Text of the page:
Health Highlights: Sept. 22, 2017
Here are some of the latest health and medical news developments, compiled by the editors of HealthDay:
Former NFL Player Aaron Hernandez Had Severe Brain Disease
A former NFL player who died by suicide while serving a life sentence for murder had a severe form of a brain disease linked to repeated concussions, scientists report.
The researchers said the brain of 27-year-old Aaron Hernandez, the former New England Patriots tight end who died in April, revealed "the most severe case [of chronic traumatic encephalopathy] they had ever seen in someone of Aaron's age," a lawyer for Hernandez said at a news conference on Thursday, The New York Times reported.
The lawyer said the level of damage in Hernandez's brain was similar to that in players with a median age of 67.
Chronic traumatic encephalopathy (CTE) can only be diagnosed after death. It has been found in 110 of 111 former NFL players examined by researchers at Boston University's CTE Center. A number of those players also died by suicide, the Times reported.
Stage 4 CTE is the most severe, and Hernandez had stage 3, according to a statement from the CTE Center.
The Center said its researchers have "demonstrated that CTE is associated with aggressiveness, explosiveness, impulsivity, depression, memory loss and other cognitive changes."
HIV Antibody Shows Promise
An antibody that attacks 99 percent of HIV strains has been developed by researchers.
The antibody targets three important parts of the virus and prevented HIV infection in monkeys, according to a study published in the journal Science, BBC News reported Thursday.
Human clinical trials of the antibody will begin in 2018.
"This paper reports an exciting breakthrough," Linda-Gail Bekker, president of the International AIDS Society, told the BBC. "These super-engineered antibodies seem to go beyond the natural and could have more applications than we have imagined to date."
Bekker noted that it's "early days yet" and it's important to "confirm these findings in humans as soon as possible."
CVS to Restrict Opioid Painkiller Prescription Amounts
Opioid painkiller prescriptions will be limited to a seven-day supply for certain conditions, CVS Pharmacy announced Thursday.
It's the first national retail chain in the United States to restrict how many of the pain pills doctors can provide to patients, NBC News reported.
CVS also said that when filling prescriptions for OxyContin, Vicodin and other opioid painkillers, pharmacists must talk with patients about the risks of addiction, secure storage of medications in the home, and proper disposal of the drugs.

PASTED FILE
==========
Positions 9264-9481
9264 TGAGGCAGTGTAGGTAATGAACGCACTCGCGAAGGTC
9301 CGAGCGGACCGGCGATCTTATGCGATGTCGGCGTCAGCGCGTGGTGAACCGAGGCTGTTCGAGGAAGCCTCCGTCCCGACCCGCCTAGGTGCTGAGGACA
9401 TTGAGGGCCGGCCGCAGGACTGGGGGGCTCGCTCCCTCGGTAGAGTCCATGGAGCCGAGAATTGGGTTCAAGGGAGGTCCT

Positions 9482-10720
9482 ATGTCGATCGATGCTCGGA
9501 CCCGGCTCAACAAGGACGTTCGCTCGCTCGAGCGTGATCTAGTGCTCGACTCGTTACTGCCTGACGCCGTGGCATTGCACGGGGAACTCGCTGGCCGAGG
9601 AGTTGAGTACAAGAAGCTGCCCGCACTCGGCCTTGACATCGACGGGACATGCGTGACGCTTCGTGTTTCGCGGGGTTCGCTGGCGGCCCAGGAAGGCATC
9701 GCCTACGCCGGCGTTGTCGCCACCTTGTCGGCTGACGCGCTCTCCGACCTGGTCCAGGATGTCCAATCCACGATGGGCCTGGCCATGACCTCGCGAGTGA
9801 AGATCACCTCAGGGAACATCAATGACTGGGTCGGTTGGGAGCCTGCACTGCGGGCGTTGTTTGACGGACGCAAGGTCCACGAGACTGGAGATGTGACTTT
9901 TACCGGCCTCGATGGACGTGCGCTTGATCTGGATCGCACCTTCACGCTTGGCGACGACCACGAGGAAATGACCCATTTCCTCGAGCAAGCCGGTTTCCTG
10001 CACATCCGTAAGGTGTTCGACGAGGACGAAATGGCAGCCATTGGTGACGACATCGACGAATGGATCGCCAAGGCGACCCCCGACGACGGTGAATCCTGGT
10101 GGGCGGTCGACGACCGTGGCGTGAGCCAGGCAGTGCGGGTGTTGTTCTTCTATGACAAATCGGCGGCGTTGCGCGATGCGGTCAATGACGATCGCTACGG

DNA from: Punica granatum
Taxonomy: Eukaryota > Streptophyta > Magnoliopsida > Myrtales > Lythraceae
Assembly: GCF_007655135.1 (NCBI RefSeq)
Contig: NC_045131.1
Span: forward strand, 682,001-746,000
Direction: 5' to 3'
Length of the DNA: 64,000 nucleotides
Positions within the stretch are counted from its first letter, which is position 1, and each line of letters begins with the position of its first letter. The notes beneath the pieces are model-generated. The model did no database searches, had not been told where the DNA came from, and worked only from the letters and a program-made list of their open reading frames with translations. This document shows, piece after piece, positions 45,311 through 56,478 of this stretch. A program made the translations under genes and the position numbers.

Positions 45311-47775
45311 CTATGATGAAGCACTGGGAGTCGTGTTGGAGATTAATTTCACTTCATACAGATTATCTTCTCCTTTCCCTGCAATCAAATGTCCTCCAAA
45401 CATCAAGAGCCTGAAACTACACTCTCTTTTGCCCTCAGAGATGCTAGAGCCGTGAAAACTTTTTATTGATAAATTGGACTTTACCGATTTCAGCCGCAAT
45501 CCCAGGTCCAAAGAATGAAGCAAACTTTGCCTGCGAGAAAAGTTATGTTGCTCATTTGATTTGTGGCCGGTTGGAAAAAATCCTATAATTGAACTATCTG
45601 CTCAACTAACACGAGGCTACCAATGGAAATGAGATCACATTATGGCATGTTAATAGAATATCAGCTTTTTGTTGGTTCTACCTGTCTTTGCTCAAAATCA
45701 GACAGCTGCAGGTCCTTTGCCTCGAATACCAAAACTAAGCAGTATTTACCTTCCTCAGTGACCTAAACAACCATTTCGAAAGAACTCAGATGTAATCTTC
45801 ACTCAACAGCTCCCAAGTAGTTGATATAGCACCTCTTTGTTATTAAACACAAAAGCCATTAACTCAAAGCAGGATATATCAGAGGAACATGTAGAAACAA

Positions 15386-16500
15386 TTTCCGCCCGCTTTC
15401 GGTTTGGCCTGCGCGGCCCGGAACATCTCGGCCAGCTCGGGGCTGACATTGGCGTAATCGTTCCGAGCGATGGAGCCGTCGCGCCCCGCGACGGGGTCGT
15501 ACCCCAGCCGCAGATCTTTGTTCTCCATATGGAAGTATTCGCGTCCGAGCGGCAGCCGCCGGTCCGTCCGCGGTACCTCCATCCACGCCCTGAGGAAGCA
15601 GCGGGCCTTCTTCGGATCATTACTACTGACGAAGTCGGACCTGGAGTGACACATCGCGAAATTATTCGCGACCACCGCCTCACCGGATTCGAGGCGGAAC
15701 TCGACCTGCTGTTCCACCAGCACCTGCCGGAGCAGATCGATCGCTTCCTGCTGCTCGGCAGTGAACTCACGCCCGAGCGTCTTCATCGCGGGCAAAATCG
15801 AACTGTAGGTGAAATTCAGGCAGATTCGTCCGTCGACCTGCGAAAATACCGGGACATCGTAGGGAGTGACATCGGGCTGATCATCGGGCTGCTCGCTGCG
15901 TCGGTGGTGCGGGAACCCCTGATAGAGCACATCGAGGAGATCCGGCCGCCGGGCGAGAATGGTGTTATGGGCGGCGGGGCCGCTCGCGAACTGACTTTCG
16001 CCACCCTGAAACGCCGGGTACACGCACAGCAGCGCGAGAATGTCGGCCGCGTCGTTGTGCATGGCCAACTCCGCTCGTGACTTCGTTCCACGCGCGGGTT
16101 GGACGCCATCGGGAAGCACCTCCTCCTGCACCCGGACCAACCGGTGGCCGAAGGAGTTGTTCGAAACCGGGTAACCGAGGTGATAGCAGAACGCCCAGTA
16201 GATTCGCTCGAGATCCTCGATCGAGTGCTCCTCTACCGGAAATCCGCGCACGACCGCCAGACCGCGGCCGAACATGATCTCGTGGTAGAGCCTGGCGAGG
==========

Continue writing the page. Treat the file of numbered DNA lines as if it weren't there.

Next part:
The measures take effect Feb. 1, 2018.
A recent U.S. Centers for Disease Control and Prevention report said that the average supply of opioids prescribed to patients by doctors in the United States rose from 13 days in 2006 to 18 days in 2015, according to NBC News.
Botulism Fears Spur Recall of Death Wish Nitro Cold Brew
The risk of potentially deadly botulism food poisoning has triggered the recall of 11-oz. cans of Death Wish Nitro Cold Brew, Death Wish Coffee Co. says.
It has been "determined that the current process could lead to the growth and production of the deadly toxin, botulin ..." the Round Lake, N.Y.-based company said in a news release.
The product has been taken off the company's online store and removed from shelves at stores. No illnesses have been reported.
Consumers who bought Death Wish Nitro should not consume it. They can throw it away or return it with proof of purchase for a full refund.
Symptoms of botulism include general weakness, dizziness, double-vision and trouble with speaking or swallowing, difficulty in breathing, abdominal distention and constipation. People experiencing these symptoms should seek immediate medical attention.
More Fetal Deaths, Fewer Pregnancies When Flint Had High Lead Levels in Drinking Water: Study
There was an increase in fetal deaths and a decrease in pregnancies when Flint, Michigan had high levels of lead in its drinking water, a new study says.
The analysis of 2008 to 2015 health records from the city and 15 other large cities in Michigan showed that fertility rates fell 12 percent among Flint women and fetal death rates rose 58 percent after April 2014, when the city started using the Flint River as a drinking water source, USA Today reported.
The city had been using water supplied by the city of Detroit, but switched to water from the Flint River in order to save money. Anti-corrosives needed to be added to the river water, which led to high lead levels.
The health records also showed that compared to infants born in the other cities, those born in Flint were nearly 150 grams lighter, were born a half-week earlier, and gained 5 grams less per week, according to assistant professors and health economists David Slusky at Kansas University and Daniel Grossman at West Virginia University, USA Today reported.
The findings appear in a working paper and has not yet been peer reviewed by other scientists, Slusky said.
Gov. Rick Snyder and state health and environmental officials did not acknowledge the high lead levels in Flint's drinking water until late September 2015. The city has since switched back to Great Lakes Water Authority-supplied water, USA Today reported.
Fifteen state and local officials have been criminally indicted in connection with the Flint water crisis.
"Flint was a government failure -- enough people have been indicted that there's a reasonable consensus around that," Slusky said, USA Today reported.
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